What Are Cognitive Skills?

What’s your step-by-step process to try and remember something that you just learned?

Do you know why you sometimes remember new people’s names and cannot remember others?

How about when you have a big project to work on. Do you ever experience distracting thoughts constantly floating to the top of your head?

All of these scenarios are linked. They all stem from your cognitive skills. Cognitive skills are the brain-based skills that we need to carry out any task from the basic and easy to the extremely complex. Both understanding and improving your cognitive skills are essential to fueling new learning, sharper thinking, and better mental performance.

Most people do not even know what cognitive skills are. That’s fair because it’s not something that is commonly discussed or taught. In school and in workplaces we are informed of what we have to do and what is expected of us but nobody ever equips students or employees with the right mental tools to achieve these outcomes. We are telling people what to do but never showing them the best mental practices to achieve it. This is why you end up with a hodgepodge of techniques in classrooms and across corporate America which may offer major transformation but their impact is short-lived.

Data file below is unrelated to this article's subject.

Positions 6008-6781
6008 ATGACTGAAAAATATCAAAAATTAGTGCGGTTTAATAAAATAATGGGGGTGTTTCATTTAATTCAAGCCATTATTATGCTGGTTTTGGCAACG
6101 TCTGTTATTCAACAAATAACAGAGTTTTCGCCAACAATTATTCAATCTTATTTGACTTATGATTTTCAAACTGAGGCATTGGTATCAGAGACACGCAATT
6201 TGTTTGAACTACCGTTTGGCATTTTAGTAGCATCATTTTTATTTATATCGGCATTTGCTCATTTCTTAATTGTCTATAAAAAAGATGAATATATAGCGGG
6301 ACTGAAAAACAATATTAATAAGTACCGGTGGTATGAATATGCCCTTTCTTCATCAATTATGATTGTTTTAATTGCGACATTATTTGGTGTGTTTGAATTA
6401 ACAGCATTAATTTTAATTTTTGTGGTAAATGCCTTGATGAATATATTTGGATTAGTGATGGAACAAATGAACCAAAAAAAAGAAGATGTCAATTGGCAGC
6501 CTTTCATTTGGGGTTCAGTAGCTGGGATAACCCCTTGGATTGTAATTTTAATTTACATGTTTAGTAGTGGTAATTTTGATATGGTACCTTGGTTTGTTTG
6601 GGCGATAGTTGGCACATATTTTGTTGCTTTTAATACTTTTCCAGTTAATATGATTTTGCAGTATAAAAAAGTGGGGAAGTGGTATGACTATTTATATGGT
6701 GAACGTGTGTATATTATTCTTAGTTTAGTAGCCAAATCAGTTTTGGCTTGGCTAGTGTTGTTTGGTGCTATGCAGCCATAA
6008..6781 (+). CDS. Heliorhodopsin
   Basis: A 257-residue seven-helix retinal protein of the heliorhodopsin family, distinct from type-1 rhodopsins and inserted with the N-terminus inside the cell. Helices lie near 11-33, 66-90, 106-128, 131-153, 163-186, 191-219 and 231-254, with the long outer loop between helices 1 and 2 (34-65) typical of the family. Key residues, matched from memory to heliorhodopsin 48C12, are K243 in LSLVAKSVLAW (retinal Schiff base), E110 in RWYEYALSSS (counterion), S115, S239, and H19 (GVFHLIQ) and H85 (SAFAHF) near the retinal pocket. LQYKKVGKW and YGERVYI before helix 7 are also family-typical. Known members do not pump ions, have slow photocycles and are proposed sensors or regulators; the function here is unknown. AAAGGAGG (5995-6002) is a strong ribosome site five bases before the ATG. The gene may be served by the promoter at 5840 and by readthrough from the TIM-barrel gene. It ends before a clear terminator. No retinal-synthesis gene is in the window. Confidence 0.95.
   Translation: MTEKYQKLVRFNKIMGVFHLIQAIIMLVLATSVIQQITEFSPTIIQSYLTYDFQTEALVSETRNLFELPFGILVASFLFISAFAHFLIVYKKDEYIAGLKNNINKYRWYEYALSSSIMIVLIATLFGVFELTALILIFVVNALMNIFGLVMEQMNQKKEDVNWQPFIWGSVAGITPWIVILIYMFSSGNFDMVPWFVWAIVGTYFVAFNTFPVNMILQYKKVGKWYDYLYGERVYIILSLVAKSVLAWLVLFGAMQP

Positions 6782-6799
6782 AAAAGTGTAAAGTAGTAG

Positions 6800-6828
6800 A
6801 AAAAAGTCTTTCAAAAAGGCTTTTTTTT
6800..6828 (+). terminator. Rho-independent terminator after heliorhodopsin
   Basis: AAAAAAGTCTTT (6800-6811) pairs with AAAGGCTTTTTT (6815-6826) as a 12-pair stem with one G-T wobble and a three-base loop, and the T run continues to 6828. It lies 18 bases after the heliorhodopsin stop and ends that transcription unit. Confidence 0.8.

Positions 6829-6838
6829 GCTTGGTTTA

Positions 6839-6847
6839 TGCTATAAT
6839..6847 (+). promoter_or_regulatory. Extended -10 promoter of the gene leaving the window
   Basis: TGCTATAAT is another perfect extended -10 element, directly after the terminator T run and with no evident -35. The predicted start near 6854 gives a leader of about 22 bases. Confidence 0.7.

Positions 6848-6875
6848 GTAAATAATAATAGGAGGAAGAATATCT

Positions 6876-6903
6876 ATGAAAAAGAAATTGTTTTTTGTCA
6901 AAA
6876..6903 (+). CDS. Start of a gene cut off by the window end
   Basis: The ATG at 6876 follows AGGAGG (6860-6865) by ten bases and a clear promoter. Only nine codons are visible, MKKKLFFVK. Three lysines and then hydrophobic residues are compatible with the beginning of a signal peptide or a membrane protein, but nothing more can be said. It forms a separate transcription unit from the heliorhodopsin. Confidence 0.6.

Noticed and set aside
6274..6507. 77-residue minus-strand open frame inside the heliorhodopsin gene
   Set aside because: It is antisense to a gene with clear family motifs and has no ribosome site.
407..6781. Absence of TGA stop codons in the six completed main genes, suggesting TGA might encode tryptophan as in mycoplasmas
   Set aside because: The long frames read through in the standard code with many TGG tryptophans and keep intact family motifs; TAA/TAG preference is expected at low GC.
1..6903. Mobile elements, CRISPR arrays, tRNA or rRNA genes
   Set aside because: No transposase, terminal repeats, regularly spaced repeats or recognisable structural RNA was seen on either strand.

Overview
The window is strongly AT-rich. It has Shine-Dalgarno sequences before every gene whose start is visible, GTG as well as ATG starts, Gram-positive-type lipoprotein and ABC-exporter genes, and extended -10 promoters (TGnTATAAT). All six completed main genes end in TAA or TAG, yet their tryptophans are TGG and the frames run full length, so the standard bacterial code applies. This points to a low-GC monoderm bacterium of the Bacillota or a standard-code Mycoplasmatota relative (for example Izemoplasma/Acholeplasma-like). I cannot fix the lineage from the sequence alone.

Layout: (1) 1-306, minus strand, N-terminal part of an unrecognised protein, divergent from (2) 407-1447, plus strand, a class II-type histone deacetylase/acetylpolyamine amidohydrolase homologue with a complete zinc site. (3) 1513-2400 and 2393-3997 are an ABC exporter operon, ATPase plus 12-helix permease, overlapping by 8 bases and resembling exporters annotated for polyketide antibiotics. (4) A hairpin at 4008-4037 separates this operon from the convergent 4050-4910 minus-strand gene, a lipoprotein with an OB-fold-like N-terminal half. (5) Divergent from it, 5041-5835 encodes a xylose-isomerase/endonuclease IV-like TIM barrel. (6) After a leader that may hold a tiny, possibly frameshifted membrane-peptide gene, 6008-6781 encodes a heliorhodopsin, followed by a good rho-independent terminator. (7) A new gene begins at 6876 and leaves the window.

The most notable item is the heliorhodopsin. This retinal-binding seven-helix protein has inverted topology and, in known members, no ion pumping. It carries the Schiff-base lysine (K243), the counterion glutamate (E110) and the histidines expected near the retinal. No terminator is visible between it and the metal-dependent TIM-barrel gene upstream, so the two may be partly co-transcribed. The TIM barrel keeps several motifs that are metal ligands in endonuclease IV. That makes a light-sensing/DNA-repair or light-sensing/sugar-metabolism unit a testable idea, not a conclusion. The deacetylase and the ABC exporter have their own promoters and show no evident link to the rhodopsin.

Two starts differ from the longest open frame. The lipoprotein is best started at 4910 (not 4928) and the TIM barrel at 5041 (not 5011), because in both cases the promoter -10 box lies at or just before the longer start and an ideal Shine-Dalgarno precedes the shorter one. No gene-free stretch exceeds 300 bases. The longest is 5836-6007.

If you think about the education system. Scoring well on tests is central to doing well in school. The primary cognitive skill needed for tests is memory. Yet at no point are we ever taught how our memory works and how to use it. What you end up with is students who score poorly on tests then thinking that they are dumb and have a bad memory. When in fact they simply didn’t know what they didn’t know.

The beliefs that people pick up about their cognitive abilities in school typically extend to the workplace. If somebody judged themself as a slow reader or unable to study in school those beliefs will be magnified when they get to the workplace and they will feel a greater sense of pressure on their cognitive abilities.

I have seen it first hand going into hedge fund managers, clinical researchers, and even college professors. They are often very insecure about their reading ability or their capacity to focus. They are overwhelmed because they expect so much of themselves and want to reach their potential but at some point, they reach a mental barrier that is making it harder and harder to keep up.

At, The Momentum Mind, we want to give everybody the solid foundation that they need in the brain to meet their full potential. We focus on sharpening the 5 core cognitive skills;

  • Thinking
  • Learning
  • Reading
  • Memory
  • Attention & Focus

By understanding how these skills work and how to optimize their abilities you are creating a success multiplier that will weave into every part of your life.

Life is so rich.